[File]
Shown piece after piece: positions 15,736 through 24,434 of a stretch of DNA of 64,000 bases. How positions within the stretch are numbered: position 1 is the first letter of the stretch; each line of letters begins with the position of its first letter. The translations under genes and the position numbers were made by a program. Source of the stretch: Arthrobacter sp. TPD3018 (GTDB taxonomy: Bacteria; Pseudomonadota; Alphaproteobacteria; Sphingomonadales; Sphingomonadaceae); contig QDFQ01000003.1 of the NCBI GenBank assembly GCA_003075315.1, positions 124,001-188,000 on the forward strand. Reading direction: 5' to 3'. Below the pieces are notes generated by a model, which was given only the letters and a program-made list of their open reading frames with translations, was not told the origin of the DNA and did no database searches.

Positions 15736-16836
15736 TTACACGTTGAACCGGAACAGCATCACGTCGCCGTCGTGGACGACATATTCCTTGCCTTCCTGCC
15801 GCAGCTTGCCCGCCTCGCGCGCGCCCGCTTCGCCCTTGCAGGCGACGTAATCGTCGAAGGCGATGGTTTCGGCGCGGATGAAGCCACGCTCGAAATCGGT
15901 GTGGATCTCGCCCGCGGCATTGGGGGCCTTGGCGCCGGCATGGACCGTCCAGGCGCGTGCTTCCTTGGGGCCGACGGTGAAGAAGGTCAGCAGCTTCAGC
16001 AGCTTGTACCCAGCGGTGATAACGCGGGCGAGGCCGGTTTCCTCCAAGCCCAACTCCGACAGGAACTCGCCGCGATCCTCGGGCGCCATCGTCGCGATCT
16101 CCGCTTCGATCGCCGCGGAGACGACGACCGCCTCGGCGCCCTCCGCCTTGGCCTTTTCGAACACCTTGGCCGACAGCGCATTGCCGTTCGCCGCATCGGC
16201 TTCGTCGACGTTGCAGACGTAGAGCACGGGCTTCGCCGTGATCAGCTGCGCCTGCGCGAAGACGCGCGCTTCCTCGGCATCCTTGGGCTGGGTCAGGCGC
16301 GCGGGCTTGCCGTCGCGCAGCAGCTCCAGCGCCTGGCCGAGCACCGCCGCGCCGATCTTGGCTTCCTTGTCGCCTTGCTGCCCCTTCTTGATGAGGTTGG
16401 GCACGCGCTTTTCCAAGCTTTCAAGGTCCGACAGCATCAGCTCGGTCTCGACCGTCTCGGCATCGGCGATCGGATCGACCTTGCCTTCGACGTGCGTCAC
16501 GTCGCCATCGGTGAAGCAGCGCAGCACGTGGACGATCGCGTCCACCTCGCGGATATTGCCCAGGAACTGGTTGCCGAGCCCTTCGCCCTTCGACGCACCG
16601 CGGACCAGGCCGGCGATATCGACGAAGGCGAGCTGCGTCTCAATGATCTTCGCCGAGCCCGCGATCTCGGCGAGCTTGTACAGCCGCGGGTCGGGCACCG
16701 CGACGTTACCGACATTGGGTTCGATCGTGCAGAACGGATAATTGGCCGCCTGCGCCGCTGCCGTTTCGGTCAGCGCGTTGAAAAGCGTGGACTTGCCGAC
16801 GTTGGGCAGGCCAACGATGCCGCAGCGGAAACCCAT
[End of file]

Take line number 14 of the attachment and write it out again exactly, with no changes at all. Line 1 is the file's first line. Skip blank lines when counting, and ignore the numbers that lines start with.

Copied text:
16801 GTTGGGCAGGCCAACGATGCCGCAGCGGAAACCCAT